Moulin Rouge exhibits the visual flair, cultural admixture, and depth of character normally found in a four minute R&B video. But a video remains satisfied with the cool pop surface of things and knows not to drag itself over an hour or two. Moulin Rouge, a wildly fanciful burst of action from the director of William Shakespeare's Rome and Juliet, heeds no such restraints. The film sacrifices all in a rush to entertain.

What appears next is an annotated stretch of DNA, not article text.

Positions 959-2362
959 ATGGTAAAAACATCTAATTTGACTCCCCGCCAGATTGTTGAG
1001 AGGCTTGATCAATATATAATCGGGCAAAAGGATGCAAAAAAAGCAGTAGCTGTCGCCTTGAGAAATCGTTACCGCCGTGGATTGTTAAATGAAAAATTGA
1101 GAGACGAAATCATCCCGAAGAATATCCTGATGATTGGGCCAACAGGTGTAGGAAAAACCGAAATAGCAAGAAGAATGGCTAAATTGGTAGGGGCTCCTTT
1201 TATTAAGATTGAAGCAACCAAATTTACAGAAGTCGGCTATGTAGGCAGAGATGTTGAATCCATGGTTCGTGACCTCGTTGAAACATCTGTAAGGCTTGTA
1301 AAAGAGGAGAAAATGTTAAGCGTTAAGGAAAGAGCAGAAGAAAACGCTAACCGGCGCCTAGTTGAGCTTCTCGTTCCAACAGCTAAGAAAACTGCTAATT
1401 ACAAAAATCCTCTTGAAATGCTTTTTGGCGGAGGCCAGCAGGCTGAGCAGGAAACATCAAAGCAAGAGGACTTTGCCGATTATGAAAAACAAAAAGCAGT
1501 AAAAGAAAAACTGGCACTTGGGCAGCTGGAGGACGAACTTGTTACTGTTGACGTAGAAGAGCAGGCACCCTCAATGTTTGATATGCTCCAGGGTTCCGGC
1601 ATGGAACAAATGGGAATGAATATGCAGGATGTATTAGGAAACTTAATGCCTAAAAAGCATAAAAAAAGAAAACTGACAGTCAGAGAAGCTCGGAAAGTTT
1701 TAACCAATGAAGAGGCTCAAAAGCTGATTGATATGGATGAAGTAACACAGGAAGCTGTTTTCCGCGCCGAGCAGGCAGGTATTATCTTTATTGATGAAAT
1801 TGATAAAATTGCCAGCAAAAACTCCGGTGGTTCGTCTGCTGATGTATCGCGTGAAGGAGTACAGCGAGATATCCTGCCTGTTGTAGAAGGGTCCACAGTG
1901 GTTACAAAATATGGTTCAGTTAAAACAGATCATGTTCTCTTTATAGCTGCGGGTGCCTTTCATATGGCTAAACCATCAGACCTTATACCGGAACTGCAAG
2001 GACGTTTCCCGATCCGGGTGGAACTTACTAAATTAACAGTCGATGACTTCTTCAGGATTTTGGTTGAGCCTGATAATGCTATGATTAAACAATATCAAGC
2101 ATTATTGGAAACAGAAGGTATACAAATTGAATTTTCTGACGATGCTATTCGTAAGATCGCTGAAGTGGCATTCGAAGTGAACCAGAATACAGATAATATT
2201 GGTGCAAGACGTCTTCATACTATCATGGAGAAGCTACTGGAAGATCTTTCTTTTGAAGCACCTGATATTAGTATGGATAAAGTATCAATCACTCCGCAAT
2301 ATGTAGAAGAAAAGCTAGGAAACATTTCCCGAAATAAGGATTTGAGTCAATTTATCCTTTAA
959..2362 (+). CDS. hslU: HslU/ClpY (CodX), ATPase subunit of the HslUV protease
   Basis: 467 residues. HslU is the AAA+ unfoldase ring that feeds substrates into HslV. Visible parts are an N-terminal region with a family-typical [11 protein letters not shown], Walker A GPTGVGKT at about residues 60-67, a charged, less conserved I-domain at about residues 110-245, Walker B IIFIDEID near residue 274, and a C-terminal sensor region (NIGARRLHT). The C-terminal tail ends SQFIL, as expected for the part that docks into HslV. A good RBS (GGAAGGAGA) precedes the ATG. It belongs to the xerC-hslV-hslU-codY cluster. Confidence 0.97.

Nicole Kidman stars as a tubercular dancer and prostitute at the famed Moulin Rouge cabaret in artsy 19th-century Paris. A young poet (Ewan McGregor) stumbles across infamous painter Toulouse-Lautrec (an underused John Leguizamo) and his band of merry misfits. Satine (Kidman) and Christian (McGregor) meet and fall in love. Social standing, poverty, health, and fate are a few of the difficulties they encounter in making the relationship work. Also, there is a lot of dancing … to Madonna, Elton John, The Sound of Music showtunes, etc. The anachronisms are far less considered that those of, say, A Knight's Tale. Director Baz Luhrmann is careful to include everything big, including the kitchen sink, but the ingredients that would make a film rise out of this sugar-rush extravaganza are missing.
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